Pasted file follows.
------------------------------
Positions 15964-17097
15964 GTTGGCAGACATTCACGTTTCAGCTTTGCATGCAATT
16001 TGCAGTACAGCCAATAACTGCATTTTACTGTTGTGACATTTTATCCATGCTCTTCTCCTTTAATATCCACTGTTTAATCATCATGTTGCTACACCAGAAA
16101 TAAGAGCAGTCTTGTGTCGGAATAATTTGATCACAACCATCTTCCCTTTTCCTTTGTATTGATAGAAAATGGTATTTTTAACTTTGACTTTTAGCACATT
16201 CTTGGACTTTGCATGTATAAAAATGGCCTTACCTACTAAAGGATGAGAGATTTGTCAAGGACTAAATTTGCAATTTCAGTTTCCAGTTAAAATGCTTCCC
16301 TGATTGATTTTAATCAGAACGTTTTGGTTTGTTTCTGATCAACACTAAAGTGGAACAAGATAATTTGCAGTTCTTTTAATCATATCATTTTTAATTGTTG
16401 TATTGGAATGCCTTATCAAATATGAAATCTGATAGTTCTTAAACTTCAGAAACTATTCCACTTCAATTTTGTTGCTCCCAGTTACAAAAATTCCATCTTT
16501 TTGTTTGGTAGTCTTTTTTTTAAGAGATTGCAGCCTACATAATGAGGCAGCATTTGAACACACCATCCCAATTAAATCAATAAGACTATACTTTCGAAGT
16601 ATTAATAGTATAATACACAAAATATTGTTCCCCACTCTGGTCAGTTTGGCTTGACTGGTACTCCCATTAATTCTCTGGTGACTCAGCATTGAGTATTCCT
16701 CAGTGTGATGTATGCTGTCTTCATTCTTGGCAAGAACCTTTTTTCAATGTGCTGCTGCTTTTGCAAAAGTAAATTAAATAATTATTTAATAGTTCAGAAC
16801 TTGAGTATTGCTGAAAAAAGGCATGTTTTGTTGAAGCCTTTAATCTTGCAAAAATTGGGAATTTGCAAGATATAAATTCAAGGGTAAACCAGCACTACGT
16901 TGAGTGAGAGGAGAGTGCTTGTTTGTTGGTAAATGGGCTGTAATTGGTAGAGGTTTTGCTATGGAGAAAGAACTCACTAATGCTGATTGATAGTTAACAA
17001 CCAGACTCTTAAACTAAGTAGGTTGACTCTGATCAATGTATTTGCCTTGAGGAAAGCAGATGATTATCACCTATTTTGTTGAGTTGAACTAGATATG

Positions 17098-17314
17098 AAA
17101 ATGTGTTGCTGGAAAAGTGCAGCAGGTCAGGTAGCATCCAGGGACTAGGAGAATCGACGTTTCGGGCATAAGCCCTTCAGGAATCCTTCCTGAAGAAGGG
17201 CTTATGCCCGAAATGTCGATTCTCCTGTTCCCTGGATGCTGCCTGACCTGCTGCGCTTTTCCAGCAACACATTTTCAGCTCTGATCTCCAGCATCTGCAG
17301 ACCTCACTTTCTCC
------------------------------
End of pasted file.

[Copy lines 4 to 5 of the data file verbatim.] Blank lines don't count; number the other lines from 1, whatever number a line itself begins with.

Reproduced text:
16101 TAAGAGCAGTCTTGTGTCGGAATAATTTGATCACAACCATCTTCCCTTTTCCTTTGTATTGATAGAAAATGGTATTTTTAACTTTGACTTTTAGCACATT
16201 CTTGGACTTTGCATGTATAAAAATGGCCTTACCTACTAAAGGATGAGAGATTTGTCAAGGACTAAATTTGCAATTTCAGTTTCCAGTTAAAATGCTTCCC